Not entirely, perhaps…with the ICC working overtime, life cannot really be without sports. (I am strictly talking about television here, any suggestion of active sport is out.) Debates are on about the timing of Anil Kumble’s declaration and the poor fellow will now be persecuted. But with action on the motorsport circuit, in my view, having long ended for the season, the weekends are pretty dreary. There is no hint of scarlet to brighten my Sunday evenings, no fluorescent ’46’ borne to the top step of the podium by ‘The Doctor’ to drive away the pre-Monday morning blues.
Why can’t the F1 season be longer? What makes the FIA limit the calendar to eighteen or nineteen races? The winter break is necessary, of course, but it surely can be shortened, given that most of the testing begins well in advance. The teams are adept at multitasking, and should definitely be able to carry out testing within the season without much trouble. Think of the poor fans for a change! Posters and newspaper articles of a few measly lines don’t quite make up for the absence of live action. This is one complaint I have with our newspapers- very little space is given to motorsport, especially F1 and the MotoGP. I don’t know what has happened to Heikki Kovalainen and why Nelson Piquet Jr. has been brought in to replace him. There is absolutely no news of Valentino Rossi. If we’re looking to make India a hub for motorsport, the print media will definitely have to play a bigger role. Sure I have the Internet at my disposal, but it’s not quite the same thing as fresh newsprint with the feel and the smell, first thing in the morning.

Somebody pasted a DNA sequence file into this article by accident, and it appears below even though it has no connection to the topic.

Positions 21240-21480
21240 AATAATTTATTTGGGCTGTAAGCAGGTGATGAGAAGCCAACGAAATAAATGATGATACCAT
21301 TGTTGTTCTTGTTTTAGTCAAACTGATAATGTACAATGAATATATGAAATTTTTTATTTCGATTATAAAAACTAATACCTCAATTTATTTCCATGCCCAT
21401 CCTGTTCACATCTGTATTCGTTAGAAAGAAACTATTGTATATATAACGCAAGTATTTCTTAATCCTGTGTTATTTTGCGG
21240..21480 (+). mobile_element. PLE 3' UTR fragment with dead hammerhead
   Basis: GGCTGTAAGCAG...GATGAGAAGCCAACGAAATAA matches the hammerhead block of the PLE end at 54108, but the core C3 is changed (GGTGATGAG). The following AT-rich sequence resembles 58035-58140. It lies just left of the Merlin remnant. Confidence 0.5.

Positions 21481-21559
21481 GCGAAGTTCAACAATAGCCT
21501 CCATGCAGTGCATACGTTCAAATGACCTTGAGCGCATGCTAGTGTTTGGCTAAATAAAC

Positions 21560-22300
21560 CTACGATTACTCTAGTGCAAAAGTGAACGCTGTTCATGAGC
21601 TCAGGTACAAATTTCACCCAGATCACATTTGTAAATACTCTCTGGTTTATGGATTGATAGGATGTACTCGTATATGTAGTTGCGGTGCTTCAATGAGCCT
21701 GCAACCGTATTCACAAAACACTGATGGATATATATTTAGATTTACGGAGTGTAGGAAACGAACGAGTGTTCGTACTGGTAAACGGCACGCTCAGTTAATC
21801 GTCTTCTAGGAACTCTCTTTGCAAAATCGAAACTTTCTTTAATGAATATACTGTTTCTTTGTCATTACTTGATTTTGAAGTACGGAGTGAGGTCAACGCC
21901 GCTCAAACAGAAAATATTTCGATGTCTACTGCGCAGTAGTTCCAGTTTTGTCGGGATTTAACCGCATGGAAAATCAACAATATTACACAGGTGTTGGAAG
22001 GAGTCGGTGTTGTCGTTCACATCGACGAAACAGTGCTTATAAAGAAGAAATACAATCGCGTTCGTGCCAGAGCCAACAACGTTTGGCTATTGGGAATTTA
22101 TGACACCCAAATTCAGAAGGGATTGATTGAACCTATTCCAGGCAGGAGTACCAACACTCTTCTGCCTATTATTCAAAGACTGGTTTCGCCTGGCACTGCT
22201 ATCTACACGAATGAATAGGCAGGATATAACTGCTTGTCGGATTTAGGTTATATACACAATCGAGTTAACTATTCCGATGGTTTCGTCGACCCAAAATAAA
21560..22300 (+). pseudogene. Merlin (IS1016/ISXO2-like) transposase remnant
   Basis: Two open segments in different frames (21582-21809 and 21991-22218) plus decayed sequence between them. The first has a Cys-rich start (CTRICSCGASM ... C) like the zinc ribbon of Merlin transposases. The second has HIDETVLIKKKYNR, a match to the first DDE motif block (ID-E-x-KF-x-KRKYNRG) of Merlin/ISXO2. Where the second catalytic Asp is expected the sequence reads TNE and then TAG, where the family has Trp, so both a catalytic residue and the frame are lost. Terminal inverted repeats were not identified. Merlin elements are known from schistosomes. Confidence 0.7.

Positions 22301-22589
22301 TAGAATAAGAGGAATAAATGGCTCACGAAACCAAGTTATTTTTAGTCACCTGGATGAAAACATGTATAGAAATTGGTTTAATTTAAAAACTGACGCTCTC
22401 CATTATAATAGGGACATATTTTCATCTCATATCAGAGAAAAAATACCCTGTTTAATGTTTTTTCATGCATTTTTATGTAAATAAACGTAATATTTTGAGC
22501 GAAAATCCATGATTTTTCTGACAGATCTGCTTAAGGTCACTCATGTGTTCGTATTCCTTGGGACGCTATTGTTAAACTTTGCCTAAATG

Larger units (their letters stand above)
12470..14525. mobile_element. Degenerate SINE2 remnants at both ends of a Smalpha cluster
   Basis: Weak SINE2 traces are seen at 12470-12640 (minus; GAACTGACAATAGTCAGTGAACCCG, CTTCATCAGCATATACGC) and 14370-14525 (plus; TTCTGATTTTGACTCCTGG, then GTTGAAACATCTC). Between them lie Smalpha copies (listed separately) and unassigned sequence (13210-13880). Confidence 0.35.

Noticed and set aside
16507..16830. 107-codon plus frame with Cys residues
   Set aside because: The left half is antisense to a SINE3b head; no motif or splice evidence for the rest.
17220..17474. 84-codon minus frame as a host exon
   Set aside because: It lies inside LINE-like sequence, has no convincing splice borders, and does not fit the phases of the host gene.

Coming back to action on TV, I don’t think the A1 GP is a patch on F1. It might be great training for future F1 drivers and be touted as the World Cup of Motorsport, and the similarity of the cars, which supposedly stands for equality, might be harped upon. However, to me, the similarity is a monotonous sameness. Some kind of disparity is good- not to the extent that exists between the top teams and the minnows in F1, of course, but just a little bit. It goes a long way in bringing the scene alive and making the arena competitive. A1 seems to boil down to the quality of the drivers, who are obviously stronger when they come from countries with a tradition in motorsport. So is A1 really fair and equal? We’ll have to look deep into the training systems of the countries to figure that out.
Meanwhile, I shall continue to bemoan about the lack of noisy (as in engine sounds) excitement on television. My suggestion of a longer system is glaringly impracticable and extremely insensible. I shall continue to hope, though- maybe someone is listening.